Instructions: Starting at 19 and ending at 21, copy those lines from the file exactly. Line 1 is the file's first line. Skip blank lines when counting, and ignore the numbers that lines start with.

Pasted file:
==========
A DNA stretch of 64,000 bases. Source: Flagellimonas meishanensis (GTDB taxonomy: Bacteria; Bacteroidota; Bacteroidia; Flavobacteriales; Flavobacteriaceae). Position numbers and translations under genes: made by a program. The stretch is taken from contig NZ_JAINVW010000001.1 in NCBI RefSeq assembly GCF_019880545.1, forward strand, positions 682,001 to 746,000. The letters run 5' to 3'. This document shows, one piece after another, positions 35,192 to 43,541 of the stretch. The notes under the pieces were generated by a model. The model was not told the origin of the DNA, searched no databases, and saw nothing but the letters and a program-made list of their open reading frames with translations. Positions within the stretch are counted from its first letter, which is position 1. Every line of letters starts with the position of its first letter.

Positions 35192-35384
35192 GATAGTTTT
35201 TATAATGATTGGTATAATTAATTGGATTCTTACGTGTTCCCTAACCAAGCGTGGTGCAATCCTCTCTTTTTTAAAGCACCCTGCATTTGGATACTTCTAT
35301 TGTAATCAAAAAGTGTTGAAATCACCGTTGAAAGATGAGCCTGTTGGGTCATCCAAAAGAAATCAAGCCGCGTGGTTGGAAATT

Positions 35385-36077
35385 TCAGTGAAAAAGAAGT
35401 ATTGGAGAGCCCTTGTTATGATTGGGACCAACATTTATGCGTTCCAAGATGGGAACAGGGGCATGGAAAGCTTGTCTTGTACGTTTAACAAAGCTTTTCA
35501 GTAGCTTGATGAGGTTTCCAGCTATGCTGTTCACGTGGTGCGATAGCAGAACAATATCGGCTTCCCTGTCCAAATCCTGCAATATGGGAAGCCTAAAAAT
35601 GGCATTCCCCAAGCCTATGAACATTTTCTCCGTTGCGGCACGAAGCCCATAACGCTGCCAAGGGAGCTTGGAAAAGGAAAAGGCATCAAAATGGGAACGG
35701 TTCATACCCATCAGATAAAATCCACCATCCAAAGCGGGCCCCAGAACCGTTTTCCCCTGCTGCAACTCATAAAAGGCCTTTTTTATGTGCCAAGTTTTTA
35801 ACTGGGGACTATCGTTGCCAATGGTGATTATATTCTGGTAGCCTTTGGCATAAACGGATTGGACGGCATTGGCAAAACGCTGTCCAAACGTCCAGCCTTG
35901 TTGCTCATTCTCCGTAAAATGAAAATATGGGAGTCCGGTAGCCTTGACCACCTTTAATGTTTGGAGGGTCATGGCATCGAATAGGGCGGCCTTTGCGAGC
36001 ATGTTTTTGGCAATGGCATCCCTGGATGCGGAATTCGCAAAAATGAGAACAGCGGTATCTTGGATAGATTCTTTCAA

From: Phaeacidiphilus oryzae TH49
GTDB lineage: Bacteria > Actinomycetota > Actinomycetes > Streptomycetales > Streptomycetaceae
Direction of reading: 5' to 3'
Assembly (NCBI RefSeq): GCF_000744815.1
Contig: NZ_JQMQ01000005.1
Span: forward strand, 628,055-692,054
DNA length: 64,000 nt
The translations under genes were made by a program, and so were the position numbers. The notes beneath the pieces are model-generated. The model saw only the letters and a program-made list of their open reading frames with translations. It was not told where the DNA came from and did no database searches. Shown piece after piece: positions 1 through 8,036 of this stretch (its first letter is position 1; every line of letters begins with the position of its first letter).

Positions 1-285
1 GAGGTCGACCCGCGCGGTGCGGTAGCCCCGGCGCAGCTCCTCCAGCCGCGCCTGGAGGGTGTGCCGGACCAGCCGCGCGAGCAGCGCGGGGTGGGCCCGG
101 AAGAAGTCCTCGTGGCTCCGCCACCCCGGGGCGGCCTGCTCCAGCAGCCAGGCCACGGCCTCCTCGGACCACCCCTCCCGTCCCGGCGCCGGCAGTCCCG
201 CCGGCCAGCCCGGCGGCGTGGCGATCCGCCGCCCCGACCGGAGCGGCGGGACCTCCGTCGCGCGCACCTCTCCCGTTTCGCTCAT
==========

Contig: NZ_JQMQ01000005.1
Span: forward strand, 628,055-692,054
DNA length: 64,000 nt